This transformation of international law has not been speedy and it has not been without problems and challenges, but its significance cannot be underestimated. The Security Council, in passing the two resolutions, one which called for the freezing of assets of Gadhafi and his family and taking other economic sanctions against Libya and, second, the agreement I think many people found to be surprising, given the membership on the Security Council, to establish a no-fly zone, is only really imaginable if we realize the point, which I will emphasize once more. What happens to people within states and around the world is every bit as important, indeed more important, than what happens to states and governments.

The so-called convention of 1648, the Westphalia convention, which says that sovereignty trumps everything, that national governments are the end game and that reasons of state will always prevail over other considerations, is, as we used to say in law school, no longer good law. That just is not the way it works. The way it works is that governments have responsibilities to their citizens and that the citizens of the world have some degree of responsibility for one another in the challenges they face.

This is not a loosey-goosey concept. This is not a concept that has no parameters or no particular meaning. I am very proud of the fact that the Liberal leader, the member for Etobicoke—Lakeshore, participated in the discussion that was led by the former foreign minister of Australia, Gareth Evans, in advising initially the Canadian government and then the United Nations on how to begin to create some new rules of the game, some new procedures which would give this responsibility to protect some real meaning.

It is important to emphasize that the responsibility to protect, which was ultimately adopted by the General Assembly in 2005 and which was, despite considerable controversy and debate that it might not persist for very long, reaffirmed by the General Assembly in 2009, really comprises several different elements. It is, first, a responsibility to prevent crises and harm, to do whatever we can within our means to prevent crises from happening. It is also a responsibility to react to crises as they take place and then it is a responsibility to rebuild.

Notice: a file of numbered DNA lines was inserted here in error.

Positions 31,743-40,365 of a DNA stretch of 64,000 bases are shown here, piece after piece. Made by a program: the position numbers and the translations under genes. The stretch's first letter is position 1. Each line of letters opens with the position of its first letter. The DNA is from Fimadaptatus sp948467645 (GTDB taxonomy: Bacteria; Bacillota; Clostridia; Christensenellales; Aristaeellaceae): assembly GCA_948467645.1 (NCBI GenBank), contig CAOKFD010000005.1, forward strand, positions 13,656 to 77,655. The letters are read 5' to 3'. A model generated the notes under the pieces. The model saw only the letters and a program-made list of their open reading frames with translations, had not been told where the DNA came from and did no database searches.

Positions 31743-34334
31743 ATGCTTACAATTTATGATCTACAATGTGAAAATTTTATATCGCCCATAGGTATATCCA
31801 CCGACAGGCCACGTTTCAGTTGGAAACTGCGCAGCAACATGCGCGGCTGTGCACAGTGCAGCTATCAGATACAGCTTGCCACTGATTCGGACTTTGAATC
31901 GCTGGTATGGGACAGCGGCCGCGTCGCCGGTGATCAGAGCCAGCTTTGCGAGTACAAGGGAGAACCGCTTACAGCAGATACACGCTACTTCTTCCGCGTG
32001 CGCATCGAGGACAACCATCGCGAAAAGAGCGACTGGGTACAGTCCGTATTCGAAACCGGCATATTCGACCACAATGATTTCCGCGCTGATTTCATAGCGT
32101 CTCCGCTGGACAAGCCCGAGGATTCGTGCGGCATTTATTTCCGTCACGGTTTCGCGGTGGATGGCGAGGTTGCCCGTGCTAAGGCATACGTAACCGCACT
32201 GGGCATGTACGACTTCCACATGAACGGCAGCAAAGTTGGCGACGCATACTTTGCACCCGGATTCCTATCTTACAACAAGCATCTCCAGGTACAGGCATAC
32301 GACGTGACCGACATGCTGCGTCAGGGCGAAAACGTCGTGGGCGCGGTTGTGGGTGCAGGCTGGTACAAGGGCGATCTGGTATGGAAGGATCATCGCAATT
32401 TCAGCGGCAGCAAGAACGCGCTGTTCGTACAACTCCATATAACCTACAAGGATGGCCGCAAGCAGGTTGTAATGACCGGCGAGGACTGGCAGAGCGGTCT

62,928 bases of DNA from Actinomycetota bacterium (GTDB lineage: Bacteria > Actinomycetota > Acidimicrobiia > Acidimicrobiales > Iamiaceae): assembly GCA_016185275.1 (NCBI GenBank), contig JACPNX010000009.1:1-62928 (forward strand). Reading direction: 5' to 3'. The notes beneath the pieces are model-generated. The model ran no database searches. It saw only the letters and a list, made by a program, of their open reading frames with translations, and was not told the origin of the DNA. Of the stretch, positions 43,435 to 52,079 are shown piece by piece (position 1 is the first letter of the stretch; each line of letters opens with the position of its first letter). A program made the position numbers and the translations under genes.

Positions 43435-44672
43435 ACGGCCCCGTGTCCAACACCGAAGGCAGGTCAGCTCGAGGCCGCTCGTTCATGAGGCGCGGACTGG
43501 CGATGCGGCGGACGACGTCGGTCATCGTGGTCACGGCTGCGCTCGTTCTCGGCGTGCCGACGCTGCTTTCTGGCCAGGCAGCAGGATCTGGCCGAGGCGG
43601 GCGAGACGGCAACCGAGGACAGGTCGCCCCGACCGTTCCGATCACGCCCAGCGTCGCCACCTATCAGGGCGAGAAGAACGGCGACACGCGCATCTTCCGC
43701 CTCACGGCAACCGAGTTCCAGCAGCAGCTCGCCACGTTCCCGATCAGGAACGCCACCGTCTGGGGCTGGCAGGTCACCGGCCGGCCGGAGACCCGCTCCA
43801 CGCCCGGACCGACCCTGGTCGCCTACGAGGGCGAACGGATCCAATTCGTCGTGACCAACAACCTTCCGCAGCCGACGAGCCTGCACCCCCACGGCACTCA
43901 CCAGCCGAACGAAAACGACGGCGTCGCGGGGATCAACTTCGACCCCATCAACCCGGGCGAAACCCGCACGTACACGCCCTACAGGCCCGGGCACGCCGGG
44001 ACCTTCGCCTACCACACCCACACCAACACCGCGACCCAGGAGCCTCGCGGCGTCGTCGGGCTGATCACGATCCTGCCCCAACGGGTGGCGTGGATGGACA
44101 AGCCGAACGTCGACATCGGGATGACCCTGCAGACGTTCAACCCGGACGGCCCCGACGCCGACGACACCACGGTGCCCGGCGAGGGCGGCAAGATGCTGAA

These are not consistently applied. The world is not a perfect place. There are many instances which other members can raise. My colleague from Scarborough Centre has raised other examples where we ask about situations over here or in other countries.

Many commentators have made observations. I can refer people publicly to the one very eloquent cri de coeur from Mr. Rex Murphy, who we see on CBC television from time to time. He made a very eloquent comment on the fact that this so-called responsibility to protect doctrine was not consistently applied and therefore it did not mean anything. With great respect to Mr. Murphy, I think he is wrong. It does mean something.

The first thing it means is that we expect governments to protect their citizens. This is the test that Colonel Gadhafi has failed. Not only has Colonel Gadhafi failed to protect his citizens, but after 45 years in power we have had many opportunities over the years to see Colonel Gadhafi in action. We have had an opportunity to see the damage and harm that he can bring. We know that he was certainly an instigator of the Lockerbie bombing. We know that he was actively participating in the creation of Libya as a nuclear power.

We know that he responded to certain pressures from the international community and agreed to change his ways in certain instances. He abandoned, apparently to the satisfaction of the IAEA, any nuclear ambitions which he may have. We also know full well that he took certain measures with respect to directly sponsoring terrorist activities in other countries.

But the fact is that Colonel Gadhafi is still a dictator, meaning that he was not elected and he took power illegally by destroying the monarchy in Libya. He has been in power for over 40 years with the support of the Libyan army and, like any dictator, he rules by oppressing the population, killing anyone who opposes him, torturing people who have different points of view and insisting on as much power as possible for himself and his family. That is an absolutely corrupt way to run a country, but as we say, the world is not a perfect place. We know that there are dictators in the world who do not honour their moral, political and humanitarian obligations. It is difficult to say, but there are heads of state and situations that we do not like, that we want to change and that the world has tried to change. That is the case with Colonel Gadhafi.